MAR 23, 2015 02:45 PM PDT

New Hope for Beating Deadly Hereditary Stomach and Breast Cancers

Deadly familial stomach and lobular breast cancers could be successfully treated at their earliest stages, or even prevented, by existing drugs that have been newly identified by University of Otago cancer genetics researchers.

The researchers, led by Professor Parry Guilford, show for the first time that the key genetic mutation underlying the devastating conditions also opens them to attack through drug therapies targeting other cellular mechanisms.

There is currently no treatment for this kind of gastric cancer other than surgical removal of the stomach as a preventive measure in those identified as carrying the mutated gene. Lobular breast cancer is hard to detect by mammography and mastectomies are also undertaken by some carriers.

The researchers' findings appear in the US journal Molecular Cancer Therapeutics.

The team used genomic screening to search for vulnerabilities in the cancer cells that lack the tumour-suppressor protein E-cadherin. The genetic mutation that causes this protein to be lost is common in hereditary diffuse gastric and lobular breast cancers.

E-cadherin is not a traditional drug target for these forms of cancer because the protein is present in healthy cells but absent in malignant ones. However, Professor Guilford and his team predicted that its loss might create other vulnerabilities in these cancer cells.

Professor Guilford said the research team used an approach of searching for ‘synthetically lethal' combinations of E-cadherin loss with inactivation of other proteins, which together cause cell death.

After conducting a genome-wide functional screening of non-malignant human breast cells with, and without, E-cadherin loss, they identified a large number of such vulnerabilities that can be targeted by existing drug compounds.

PhD student and study lead author Bryony Telford said further analysis showed that the most promising avenues of attack were against G-protein coupled receptor (GPCR) signalling proteins and those involved in maintaining the cell cytoskeleton.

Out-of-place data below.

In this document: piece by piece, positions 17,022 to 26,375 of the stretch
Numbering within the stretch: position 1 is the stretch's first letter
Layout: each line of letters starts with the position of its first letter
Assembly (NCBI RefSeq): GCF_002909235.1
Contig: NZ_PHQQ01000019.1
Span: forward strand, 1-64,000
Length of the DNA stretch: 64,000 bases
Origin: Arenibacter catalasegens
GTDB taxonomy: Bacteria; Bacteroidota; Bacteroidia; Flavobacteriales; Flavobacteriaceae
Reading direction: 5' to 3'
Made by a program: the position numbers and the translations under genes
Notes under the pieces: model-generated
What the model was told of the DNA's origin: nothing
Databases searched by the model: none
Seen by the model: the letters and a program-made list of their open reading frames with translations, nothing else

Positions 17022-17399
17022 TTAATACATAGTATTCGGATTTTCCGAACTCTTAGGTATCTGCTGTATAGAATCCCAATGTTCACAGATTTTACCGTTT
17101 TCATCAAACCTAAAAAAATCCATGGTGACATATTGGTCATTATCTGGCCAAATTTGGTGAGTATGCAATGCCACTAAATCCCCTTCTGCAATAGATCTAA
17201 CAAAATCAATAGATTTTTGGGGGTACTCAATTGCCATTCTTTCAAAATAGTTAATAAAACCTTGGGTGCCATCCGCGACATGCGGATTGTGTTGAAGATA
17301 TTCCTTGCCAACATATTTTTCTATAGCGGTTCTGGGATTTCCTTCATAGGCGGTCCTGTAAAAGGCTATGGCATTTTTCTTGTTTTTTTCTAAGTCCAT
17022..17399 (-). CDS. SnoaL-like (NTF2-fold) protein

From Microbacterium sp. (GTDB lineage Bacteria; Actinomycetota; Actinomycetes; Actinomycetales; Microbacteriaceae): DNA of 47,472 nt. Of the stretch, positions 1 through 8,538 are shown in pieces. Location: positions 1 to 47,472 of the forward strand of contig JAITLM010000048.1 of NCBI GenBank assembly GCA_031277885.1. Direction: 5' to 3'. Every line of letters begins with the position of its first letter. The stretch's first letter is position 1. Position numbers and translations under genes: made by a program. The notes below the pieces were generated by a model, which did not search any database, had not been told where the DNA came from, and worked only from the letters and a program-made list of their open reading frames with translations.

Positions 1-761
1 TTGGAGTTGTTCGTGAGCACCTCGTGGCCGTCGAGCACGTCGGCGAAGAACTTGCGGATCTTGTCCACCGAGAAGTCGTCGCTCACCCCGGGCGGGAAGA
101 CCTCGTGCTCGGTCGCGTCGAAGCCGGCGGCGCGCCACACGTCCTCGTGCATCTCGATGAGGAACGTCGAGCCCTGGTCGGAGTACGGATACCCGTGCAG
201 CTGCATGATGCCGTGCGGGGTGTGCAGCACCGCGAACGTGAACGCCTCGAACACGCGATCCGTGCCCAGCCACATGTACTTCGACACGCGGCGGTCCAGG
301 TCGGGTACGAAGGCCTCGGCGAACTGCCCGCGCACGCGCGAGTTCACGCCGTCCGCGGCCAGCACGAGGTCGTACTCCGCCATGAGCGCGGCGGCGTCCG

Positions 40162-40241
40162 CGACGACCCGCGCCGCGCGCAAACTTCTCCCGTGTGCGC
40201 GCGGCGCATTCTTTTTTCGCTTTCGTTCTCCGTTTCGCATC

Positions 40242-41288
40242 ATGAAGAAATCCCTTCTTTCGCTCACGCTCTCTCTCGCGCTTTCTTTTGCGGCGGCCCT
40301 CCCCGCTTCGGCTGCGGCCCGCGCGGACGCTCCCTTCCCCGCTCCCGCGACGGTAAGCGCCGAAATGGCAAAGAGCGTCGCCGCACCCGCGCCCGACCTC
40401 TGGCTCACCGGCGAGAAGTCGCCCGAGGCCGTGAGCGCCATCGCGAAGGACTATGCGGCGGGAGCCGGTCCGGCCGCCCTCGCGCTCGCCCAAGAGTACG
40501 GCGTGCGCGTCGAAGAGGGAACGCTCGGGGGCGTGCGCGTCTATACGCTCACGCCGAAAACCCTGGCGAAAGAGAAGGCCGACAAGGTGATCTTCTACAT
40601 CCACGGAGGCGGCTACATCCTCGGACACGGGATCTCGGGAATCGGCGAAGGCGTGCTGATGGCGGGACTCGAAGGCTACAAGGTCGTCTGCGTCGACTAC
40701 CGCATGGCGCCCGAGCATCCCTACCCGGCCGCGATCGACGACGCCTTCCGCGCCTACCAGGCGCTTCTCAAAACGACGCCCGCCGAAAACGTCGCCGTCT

"We found that GPCR proteins were strikingly abundant in cells lacking E-cadherin, as were diverse types of cytoskeletal proteins," Ms Telford said.

Next, the researchers screened selected drug classes known to interfere with these proteins, and found that the E-cadherin-lacking cells proved highly sensitive to many of the compounds while their normal counterparts did not.

Professor Guilford said that the synthetic lethal effects identified are highly promising for developing early chemoprevention treatments for people who carry the E-cadherin mutation and as a result are at high risk of gastric and lobular breast cancers.

"Making such drug treatments a reality would mean delaying or completely avoiding the trauma that high-risk individuals experience by undergoing major preventive surgery at a young age," he said.

The study was undertaken in collaboration with researchers from Melbourne's Peter MacCallum Cancer Centre and the University of Melbourne. The drugs were screened at the Walter and Eliza Hall Institute's High-Throughput Chemical Screening Facility in that same city.

Professor Guilford's work was supported by the Health Research Council of New Zealand.

In the 1990s he began leading an ongoing collaboration with a large Māori family from the Bay of Plenty that identified E-cadherin as the first known gene for inherited gastric cancer.